Ameri-Dry Guy Returns to Answer Your Commonly Asked Questions
There’s no doubt that the weather has been pretty crazy in some parts of the country lately -- who would expect a snowstorm in Maryland the middle of March?!?! All of this strange weather has led to all sorts of strange issues that have been making an impact on homeowners’ basements, crawl spaces, and foundations. But never fear; Ameri-Dry Guy is here to answer some of the most commonly asked questions. Take it away Ameri-Dry Guy . . .
Q. I recently bought a home that was originally built in 1920. The home has been added onto over time with the most recent addition in 2007. But no matter what I do, my basement is constantly cold and damp, and the crazy weather isn’t helping. Do you know of any possible causes and solutions?
Well, it seems like it’s time for a little home history lesson -- I promise it will be quick! Before 1945, there were very few, if any, homebuilding codes in place. This means that much of the work done before then would not be up to today’s code standards. It also means that any windows, walls, or pipe openings were not sealed and waterproofed to prevent moist air from entering.
It appears that your walls may be the biggest culprit here. I suggest contacting a licensed waterproofing contractor like Ameri-Dry to seal the walls from the inside. It is also important to install drain tile and in-ground air flow systems to remove any additional moisture.
Q. I have been getting water in my basement quite a bit lately, and someone told me that it could be a result of ‘hyperbarric pressure’, which can be a leading cause of water in basements. Can you explain what that is in layman’s terms?
I think what you are talking about is ‘hydrostatic pressure’, and you’re right, it can be a leading cause of basement and foundation problems. Hydrostatic pressure occurs when the soil around your home becomes swollen with excess water. This swelling creates pressure in two ways: first, it takes up space and creates added pressure on your foundation and basement walls, and, secondly, if you have clay soil around your home, it can actually absorb the water and eventually push your basement wall inward.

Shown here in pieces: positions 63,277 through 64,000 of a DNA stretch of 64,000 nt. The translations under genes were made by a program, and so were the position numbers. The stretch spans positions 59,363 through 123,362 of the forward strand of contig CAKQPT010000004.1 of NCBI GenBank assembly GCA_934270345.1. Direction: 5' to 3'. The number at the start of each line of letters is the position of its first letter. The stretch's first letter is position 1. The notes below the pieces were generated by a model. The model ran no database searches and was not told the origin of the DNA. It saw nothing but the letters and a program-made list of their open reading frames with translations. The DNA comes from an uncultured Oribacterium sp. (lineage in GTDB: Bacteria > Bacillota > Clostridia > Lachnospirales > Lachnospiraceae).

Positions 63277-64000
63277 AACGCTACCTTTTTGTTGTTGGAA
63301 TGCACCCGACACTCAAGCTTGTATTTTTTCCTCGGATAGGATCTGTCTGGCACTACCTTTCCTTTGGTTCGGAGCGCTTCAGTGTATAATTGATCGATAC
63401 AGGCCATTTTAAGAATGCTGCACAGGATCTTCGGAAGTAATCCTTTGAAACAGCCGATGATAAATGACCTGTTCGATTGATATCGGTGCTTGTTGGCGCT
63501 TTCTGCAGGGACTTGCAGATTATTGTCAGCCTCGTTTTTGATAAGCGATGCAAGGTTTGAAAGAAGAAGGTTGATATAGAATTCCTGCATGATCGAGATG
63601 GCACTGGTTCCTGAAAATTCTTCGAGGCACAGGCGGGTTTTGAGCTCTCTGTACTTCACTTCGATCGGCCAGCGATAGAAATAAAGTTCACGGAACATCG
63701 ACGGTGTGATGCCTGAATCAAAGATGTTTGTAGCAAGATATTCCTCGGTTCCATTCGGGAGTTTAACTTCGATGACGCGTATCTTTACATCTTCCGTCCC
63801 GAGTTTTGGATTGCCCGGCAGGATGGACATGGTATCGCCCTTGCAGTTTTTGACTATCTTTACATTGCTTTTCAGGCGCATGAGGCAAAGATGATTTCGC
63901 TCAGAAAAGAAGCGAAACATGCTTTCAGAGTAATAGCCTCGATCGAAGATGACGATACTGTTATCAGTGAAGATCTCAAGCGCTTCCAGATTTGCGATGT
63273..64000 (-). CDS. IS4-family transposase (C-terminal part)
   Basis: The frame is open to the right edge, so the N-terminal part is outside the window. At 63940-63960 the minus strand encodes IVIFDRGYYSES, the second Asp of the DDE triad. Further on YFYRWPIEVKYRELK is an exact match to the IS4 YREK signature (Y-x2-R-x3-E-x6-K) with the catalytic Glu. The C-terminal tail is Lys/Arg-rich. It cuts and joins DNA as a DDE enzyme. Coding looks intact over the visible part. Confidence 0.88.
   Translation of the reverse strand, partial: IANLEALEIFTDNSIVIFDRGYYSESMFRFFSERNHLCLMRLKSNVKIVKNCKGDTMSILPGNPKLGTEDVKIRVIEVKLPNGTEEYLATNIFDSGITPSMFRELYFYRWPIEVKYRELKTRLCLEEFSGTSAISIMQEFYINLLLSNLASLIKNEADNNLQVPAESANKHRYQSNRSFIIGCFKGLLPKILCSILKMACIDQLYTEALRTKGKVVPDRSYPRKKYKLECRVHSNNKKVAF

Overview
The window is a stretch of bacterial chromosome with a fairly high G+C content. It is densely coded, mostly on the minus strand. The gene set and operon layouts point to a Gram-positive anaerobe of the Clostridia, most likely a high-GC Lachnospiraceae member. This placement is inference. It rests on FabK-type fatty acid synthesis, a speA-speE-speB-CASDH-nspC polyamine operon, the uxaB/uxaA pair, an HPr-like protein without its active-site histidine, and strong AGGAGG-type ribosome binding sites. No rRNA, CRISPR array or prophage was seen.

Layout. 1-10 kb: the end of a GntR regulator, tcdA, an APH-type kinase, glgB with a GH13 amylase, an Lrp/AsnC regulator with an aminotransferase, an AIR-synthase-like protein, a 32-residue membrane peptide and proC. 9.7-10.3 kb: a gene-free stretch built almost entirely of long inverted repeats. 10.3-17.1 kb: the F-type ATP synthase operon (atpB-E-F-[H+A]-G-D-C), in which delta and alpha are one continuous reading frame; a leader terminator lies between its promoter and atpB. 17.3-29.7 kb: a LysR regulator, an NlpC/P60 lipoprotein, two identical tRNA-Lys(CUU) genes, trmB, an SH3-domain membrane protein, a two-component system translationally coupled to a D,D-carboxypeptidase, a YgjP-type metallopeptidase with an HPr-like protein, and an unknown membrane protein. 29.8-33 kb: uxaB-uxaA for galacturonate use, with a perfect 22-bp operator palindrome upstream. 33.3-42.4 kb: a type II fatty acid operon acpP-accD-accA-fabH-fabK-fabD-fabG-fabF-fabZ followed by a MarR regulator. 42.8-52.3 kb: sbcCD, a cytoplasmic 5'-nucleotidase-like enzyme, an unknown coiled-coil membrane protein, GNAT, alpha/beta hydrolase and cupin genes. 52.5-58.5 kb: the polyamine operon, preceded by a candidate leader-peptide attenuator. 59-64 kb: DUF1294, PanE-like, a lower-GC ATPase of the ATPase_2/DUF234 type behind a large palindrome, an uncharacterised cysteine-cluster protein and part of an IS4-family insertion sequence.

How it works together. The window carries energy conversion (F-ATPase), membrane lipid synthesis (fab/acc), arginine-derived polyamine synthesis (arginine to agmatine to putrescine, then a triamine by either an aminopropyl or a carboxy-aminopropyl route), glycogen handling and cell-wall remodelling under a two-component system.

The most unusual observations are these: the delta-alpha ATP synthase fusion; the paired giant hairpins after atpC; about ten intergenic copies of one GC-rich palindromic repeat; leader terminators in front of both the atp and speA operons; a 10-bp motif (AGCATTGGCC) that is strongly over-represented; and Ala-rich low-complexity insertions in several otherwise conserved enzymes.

Q. Spring is here! I was so happy when thinking about how the weather was going to warm up, but then I realized that all of the melting snow began to find its way into my basement. A section of wall behind a set of concrete cellar stairs is soaked as well as two of the stairs. What should I do?
Q. My sump pump is turning on almost every four hours like clockwork. There hasn’t been any significant rain fall, so needless to say, I’m a little confused. Do you have any suggestions on what may be going on?
Wow, that does seem a bit strange. My first thought is to call your city or county and have them come out to test your water main. They can see if the cause is the water main by testing the water in your sump pump for fluoride. If the water main is not the problem, then it is likely that you have ground water leaking around your foundation. Thankfully, your sump pump is doing its job. However, I would suggest in investing in a battery backup system for your sump pump in case the power ever goes out. If it does, you may be in a world of wet basement trouble.
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With over 30 years of basement waterproofing experience, Ameri-Dry offers patented, permanently dry systems that are backed by a full lifetime warranty. For more information about Ameri-Dry and Ameri-Dry Guy, visit (www.keepamericadry.com
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